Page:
Several policy initiatives support the empowerment of women to improve their reproductive health. Little is known, however, about the inverse effect that reproductive health might have on women’s empowerment. Women are pressured to conform to their reproductive role, and an inability to do so might affect their empowerment, including control over their own body. Using a panel dataset of 504 married women in Northern Tanzania, we find that women who experienced a pregnancy loss show more tolerant views of partner violence and that child mortality lowers their perceived control over the sexual relationship with their spouse. The number of living children did not affect bodily integrity. These results confirm that women’s bodily integrity is partly dependent on the ability to fulfill their reproductive role. They strengthen the case for policies and programs that improve women’s reproductive health and underline the importance of counselling after pregnancy or child loss.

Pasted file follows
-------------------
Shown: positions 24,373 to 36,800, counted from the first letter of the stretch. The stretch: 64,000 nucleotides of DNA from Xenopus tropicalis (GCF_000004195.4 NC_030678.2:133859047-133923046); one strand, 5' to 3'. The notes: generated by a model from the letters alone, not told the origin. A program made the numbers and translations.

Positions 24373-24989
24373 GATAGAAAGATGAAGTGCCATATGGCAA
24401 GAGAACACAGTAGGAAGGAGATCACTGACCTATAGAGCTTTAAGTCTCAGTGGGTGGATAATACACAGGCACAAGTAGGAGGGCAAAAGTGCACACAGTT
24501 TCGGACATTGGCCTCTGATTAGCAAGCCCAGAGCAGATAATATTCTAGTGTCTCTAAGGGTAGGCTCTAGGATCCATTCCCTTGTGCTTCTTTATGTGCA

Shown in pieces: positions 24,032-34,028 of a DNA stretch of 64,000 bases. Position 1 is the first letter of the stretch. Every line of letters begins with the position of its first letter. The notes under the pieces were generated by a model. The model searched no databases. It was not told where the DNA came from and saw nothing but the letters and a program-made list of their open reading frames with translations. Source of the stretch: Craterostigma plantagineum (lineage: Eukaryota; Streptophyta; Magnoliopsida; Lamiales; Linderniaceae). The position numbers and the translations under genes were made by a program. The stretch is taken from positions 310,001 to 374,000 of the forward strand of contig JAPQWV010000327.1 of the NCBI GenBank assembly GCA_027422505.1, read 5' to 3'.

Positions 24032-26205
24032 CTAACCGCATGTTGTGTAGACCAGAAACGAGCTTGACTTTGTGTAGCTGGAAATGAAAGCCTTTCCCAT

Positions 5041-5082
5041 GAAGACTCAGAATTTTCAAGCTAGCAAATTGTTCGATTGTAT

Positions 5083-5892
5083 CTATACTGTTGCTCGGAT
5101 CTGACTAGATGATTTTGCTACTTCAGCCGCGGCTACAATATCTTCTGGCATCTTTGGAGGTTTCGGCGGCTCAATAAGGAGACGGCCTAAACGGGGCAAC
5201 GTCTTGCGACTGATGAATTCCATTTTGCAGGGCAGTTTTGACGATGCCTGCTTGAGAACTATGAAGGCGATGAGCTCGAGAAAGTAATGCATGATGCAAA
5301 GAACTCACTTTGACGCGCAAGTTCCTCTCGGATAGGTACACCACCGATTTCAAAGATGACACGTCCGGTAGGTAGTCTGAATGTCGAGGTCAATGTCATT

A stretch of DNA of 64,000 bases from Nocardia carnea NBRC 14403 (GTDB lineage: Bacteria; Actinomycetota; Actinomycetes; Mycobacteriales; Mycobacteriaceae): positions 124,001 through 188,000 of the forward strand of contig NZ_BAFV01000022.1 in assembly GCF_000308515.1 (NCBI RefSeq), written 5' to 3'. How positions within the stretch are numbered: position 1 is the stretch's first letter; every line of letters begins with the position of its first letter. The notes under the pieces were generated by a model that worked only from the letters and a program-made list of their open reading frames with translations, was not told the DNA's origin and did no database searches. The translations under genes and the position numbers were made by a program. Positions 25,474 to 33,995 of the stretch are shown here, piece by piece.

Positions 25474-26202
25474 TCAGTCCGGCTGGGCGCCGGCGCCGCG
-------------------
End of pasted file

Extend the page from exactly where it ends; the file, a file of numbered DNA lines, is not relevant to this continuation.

Published in a peer-reviewed journal of the Population Council. Judith Westeneng is post-doctoral researcher, Rutgers, the Netherlands and Amsterdam Institute for Social Science Research (AISSR), University of Amsterdam. Ben D’Exelle is Professor in Development Economics, University of East Anglia, School of International Development, Norwich, United Kingdom.